Funding cuts have forced SEPTA to defer dozens of improvement projects. This can lead to expensive emergency repairs and heavy maintenance work. Further delays could result in major service disruptions.

“At best, we face speed and weight restrictions and short-term service interruptions,” said Casey. “At worst, we have long term service disruptions with a major economic impact on the Delaware Valley. We need to get started on this work now.”

In case you missed it...

Read our METRO blog, "'Economic situation feels like a bad movie"  here.

View comments or post a comment on this story. (1 Comment)

More Transit Dispatches Blog Posts

September 20, 2017

The Transit Industry's Workforce Challenge is Still Real

Where are we today with the great anticipated retirement wave? It looks like it may finally be starting, if not fully underway. It seems at least a couple times each month we here of a transit CEO who is retiring, technical staff who are leaving, and the difficulty in filling maintenance and operations positions with skilled workers for those who have retired.

September 1, 2017

'See Something Say Something' Gets a Technological Assist

Transportation organizations regularly remind the public to be vigilant when using their systems — to be aware of any suspicious activities and people exhibiting odd behavior, and if they see something, immediately say something to personnel or police.

August 8, 2017

Caught on Tape: Transit Employees' ‘Heroic Acts’

For transit employees working with the public on a daily basis, no two shifts might be the same and each day can bring an opportunity to make a difference in the lives of the customers we serve. Often, the acts go unnoticed, but for two SEPTA employees, their special acts — both coming within hours of each other — were caught on video.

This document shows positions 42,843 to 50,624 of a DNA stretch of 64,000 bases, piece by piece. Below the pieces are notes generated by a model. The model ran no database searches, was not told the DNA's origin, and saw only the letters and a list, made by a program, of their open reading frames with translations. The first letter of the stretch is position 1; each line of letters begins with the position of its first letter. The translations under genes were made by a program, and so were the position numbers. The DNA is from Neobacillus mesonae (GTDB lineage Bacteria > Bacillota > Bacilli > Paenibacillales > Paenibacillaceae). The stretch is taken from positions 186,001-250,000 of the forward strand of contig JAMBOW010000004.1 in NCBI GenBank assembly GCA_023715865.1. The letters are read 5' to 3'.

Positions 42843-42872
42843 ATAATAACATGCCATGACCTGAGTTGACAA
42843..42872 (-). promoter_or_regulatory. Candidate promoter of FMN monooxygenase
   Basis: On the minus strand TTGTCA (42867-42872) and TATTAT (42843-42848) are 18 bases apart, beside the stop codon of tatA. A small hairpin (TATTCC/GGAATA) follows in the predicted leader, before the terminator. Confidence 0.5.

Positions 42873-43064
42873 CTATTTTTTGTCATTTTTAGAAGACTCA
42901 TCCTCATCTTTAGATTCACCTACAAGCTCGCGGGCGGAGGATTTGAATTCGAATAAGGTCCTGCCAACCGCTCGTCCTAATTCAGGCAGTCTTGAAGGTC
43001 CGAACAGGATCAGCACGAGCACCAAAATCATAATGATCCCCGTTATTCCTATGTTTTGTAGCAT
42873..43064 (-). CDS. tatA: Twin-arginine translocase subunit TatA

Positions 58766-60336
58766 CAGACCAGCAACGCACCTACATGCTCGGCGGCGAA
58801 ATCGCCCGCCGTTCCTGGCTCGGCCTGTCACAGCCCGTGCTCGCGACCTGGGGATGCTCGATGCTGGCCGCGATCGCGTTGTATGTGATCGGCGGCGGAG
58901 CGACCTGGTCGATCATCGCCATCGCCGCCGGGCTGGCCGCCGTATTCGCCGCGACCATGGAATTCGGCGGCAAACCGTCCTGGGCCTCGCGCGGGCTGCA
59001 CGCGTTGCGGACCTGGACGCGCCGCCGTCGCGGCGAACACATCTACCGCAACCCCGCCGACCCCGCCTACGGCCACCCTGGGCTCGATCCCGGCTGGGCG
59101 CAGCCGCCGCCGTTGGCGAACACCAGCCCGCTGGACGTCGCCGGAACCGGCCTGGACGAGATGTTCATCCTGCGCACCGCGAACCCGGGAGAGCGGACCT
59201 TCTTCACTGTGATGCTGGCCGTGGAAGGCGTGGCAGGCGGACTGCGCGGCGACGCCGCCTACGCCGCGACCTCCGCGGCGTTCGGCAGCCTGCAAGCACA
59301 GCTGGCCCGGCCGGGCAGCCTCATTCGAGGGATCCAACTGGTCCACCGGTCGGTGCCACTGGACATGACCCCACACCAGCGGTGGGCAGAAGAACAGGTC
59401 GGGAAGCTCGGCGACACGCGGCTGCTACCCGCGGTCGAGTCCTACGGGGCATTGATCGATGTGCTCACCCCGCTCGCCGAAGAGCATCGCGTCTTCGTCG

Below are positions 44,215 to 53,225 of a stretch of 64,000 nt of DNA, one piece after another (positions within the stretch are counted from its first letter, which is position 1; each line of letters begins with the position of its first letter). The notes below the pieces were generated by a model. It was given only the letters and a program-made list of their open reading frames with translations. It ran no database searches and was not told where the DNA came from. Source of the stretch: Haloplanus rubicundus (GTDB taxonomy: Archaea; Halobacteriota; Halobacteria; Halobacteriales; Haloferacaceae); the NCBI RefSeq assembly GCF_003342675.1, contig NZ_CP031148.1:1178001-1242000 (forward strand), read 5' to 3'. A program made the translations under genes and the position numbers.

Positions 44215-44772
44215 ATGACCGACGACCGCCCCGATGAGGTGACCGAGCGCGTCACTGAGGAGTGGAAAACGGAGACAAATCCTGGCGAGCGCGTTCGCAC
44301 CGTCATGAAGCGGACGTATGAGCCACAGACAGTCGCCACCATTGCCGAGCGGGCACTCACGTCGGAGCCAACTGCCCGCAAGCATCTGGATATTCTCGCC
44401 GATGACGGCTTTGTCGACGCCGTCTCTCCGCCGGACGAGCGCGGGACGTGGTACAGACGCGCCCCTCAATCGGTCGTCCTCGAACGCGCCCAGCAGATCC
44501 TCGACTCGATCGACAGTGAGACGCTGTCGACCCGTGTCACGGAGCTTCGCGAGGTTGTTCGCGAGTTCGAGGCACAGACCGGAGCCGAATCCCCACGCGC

August 2, 2017

Understanding Streetcar Costs, Funding, Operations and Partnerships

On a per-mile, capital cost basis, streetcar systems typically cost more than bus systems, but less than light rail (LRT). One of the biggest contributors to this difference is right-of-way: streetcars and buses typically run within an existing roadway and thus require minimal property acquisition...

July 19, 2017

Reimagining the Public Transportation Rider Experience for the Digital Age

Transit systems move millions of people each day, getting us to where we need to go, influencing our moods, and shaping our collective stories. But, faced with fluctuating ridership, uncertain budgets, and the sky-high expectations of a digital savvy customer — open app, get car — how can centuries-old transit systems keep up?

See More

Post a Comment

Post Comment

Comments (1)

More From The World's Largest Fleet Publisher

Automotive Fleet

The Car and truck fleet and leasing management magazine

Business Fleet

managing 10-50 company vehicles

Fleet Financials

Executive vehicle management

Government Fleet

managing public sector vehicles & equipment

TruckingInfo.com

THE COMMERCIAL TRUCK INDUSTRY’S MOST IN-DEPTH INFORMATION SOURCE

Work Truck Magazine

The number 1 resource for vocational truck fleets

Schoolbus Fleet

Serving school transportation professionals in the U.S. and Canada

LCT Magazine

Global Resource For Limousine and Bus Transportation

Please sign in or register to .    Close